However, as the congress wore on, more notable for the excess of entertainment (balls, banquets, theatricals, operas, gala concerts, ballets, hunts, staged medieval jousts, picnics, sleigh rides and tableaux vivants by aristocratic ladies) Napoleon (the cause of Beethoven’s most profound disillusionment) had escaped from Elba in March 1815 and was regrouping.  As everyone knows, the allied armies marched towards France to deal with him, where to my astonishment, I read on page 650, that

After beating the Prussians at Ligny, Napoleon attacked Wellington’s outnumbered forces at the village of Waterloo, near Brussels.  The battle was tipping towards the French when the Prussians appeared and gave the victory to the allies.

Well.  Who knew that it was really the Prussians who defeated Napoleon at Waterloo, and not Wellington, the English leader of the allied forces and Commander-in-Chief during the subsequent occupation of France? I guess it’s a good thing we’ve got an American music biographer to set the record straight…

Update 19/4/15

It’s taken some months to finish this book – it is, after all, 936 pages not counting notes, and as I’ve said above, I’ve been diverted by wanting to listen to the music so often that I took to reading the book just at the weekends so that The Spouse could download the music onto our sound system instead of my own iPod or YouTube.  (The Missa Solemnis sounds superb on a proper sound system – and not quite so deafening, even when played at volume.) But I realised as Beethoven’s music grew more complex and Swafford’s analyses became more complicated that it may be that people without a background in music may find it a bit overwhelming.  There is a helpful appendix at the back which explains the forms that Beethoven used (e.g. sonatas form, theme and variations, fugues and so on) and I think that Swafford writes with clarity, but, still, it might be a bit demanding for some readers.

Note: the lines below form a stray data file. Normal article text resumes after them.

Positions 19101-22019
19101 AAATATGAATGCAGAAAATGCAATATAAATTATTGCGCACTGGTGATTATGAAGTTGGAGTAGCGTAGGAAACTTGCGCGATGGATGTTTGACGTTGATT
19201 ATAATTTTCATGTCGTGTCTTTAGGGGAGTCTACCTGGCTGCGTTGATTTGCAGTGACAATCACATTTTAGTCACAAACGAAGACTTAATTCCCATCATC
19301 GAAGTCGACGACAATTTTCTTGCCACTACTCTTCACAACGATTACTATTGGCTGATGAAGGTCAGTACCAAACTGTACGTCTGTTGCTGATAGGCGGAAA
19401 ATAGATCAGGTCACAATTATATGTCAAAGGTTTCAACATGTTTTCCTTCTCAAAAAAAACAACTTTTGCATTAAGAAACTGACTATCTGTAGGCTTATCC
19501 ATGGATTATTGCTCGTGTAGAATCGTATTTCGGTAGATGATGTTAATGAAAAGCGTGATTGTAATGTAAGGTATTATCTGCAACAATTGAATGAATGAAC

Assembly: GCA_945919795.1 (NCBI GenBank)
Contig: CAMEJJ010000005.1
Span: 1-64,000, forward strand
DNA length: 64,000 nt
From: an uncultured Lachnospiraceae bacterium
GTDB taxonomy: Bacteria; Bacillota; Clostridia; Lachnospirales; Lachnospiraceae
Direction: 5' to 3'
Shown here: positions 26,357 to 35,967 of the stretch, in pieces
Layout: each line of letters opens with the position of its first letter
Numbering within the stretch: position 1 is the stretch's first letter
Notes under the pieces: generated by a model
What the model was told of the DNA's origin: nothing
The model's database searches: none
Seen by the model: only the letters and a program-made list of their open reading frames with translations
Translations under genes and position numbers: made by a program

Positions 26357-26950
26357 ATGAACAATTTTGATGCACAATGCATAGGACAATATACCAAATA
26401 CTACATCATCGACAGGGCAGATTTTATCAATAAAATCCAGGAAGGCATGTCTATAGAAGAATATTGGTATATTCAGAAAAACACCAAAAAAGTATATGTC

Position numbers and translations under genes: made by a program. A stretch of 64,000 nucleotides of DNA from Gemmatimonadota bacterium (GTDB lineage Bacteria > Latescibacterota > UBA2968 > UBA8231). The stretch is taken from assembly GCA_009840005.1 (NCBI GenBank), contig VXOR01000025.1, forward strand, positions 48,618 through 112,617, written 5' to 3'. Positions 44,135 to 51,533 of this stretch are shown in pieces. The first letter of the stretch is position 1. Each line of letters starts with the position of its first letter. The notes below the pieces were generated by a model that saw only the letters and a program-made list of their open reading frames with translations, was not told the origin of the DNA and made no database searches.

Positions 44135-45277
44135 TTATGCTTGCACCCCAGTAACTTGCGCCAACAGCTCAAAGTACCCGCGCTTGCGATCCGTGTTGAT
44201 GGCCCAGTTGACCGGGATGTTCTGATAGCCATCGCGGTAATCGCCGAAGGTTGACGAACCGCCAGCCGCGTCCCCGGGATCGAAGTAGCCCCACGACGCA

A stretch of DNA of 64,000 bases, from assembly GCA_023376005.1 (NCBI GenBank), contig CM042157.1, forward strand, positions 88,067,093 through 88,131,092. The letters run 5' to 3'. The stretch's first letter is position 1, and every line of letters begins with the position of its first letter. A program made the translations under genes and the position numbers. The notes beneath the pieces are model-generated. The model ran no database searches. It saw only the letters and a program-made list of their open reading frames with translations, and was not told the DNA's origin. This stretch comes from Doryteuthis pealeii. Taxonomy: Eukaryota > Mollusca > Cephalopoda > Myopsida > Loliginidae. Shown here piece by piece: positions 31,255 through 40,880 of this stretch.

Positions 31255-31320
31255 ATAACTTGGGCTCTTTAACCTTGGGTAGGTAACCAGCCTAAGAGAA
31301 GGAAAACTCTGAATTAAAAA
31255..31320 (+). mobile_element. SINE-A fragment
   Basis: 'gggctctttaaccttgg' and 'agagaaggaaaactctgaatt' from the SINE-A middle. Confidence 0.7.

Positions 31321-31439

But for me, it’s been like a wonderful gift to read this.  Through these pages I have found so much beautiful music that I didn’t know, and I know I’ll be referring to it again and again.

Author: Jan Swafford
Title: Beethoven, Triumph and Anguish
Publisher: Faber and Faber, 2014
ISBN: 9780571312559
Source: Review copy courtesy of Allen & Unwin


Fishpond: Beethoven: Anguish and Triumph


  1. If Santa subscribes to your blog I’m sure he’s taken note! 1100 pages. Wow!

    Like you, I’m a big Beethoven fan. I think my favourite Symphony is No. 7. I love the Razumovsky Quartets. But everything he wrote seems to reach deep into one’s emotions I feel.I love Mozart, Bach, and so many others BUT Beethoven, really, he gets to you!